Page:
Thus two varieties of rice would evolve. A conservation NGO called Navdanya has identified over 150 different varieties of rice in the Western Ghats alone, and each variety often from a different ecosystem or Eco zone.
In 1951 Russian scientist N. Y Vavilov classified the world’s crop production regions into eight centers of plant origin. Of these areas of crop genetic diversity, India was central to what he called the “Hindustan Centre of Origin”.
Vavilov’s terminology for India was well justified, because this region has produced a significant share of the major crops used the world over. At least 166 species of crops (6.7 per cent of total crop species in the world) and 320 species of wild relatives of cultivated crops species are believed to have originated here.
Crop diversity in tropics is shown in Fig. 7.1.
e. Microorganism Diversity:
When we think of biodiversity, we rarely think of the most abundant organisms on Earth-microorganisms or microbes. Just a teaspoonful of soil contains billions of these microscopic living organisms! Microbes include bacteria, virus, protozoa, yeast, and fungus, thus forming a vital part of life on Earth. Bacteria are the oldest life forms on Earth. They were part of the Earth’s atmosphere 3.8 billion year ago.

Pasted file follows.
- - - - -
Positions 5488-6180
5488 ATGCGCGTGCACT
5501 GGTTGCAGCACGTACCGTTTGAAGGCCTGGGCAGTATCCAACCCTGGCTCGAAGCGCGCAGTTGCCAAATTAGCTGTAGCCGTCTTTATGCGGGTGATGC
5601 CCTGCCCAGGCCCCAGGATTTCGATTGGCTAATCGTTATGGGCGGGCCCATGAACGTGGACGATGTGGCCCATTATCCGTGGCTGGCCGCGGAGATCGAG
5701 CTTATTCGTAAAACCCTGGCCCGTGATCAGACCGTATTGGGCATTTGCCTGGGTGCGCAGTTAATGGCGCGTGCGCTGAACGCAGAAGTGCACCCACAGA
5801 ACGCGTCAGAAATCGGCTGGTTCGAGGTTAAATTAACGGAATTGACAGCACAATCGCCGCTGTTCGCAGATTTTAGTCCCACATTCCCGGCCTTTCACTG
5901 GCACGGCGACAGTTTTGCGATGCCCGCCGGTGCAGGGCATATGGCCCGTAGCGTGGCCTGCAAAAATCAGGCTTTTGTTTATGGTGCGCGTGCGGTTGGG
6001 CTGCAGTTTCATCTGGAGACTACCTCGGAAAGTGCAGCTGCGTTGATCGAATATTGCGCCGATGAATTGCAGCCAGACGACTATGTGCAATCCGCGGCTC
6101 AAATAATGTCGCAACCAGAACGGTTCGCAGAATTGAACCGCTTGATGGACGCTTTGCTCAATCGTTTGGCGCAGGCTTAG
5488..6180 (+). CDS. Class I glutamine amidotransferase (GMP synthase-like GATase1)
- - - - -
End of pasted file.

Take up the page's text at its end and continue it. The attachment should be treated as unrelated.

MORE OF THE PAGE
Essay # 4. Measurement of Biodiversity:
Biodiversity could be estimated from the view point of ecosystem diversity-simply a variety of ecosystem such as Forest, high Mountain, Freshwater ecosystem, Marine, Island, Mangrove and Coral Reef. The second level of biodiversity measurement however implies species diversity assessment which includes the species load, species richness and species diversity index computation.
The third level of estimation is based on genetic diversity measurement below the species level i.e., variety, races and biotypes. Further, Biodiversity is usually plotted as taxonomic richness of a geographical area, with some reference to a temporal scale.
Often ecologist uses three categories of measurement guidelines:
a. Alpha Diversity:
It refers to diversity within a particular area, community or ecosystem, and is measured by counting the number of taxa within the ecosystem.
b. Beta Diversity:
It comprises species diversity between ecosystems; this involves comparing the number of taxa that are unique to each of the ecosystem.
c. Gamma Diversity:
It is a measure of the overall diversity for different ecosystems within a region.
Essay # 5. Approaches to Conserve Biodiversity:
(A) In Situ Conservation (Onsite Conservation):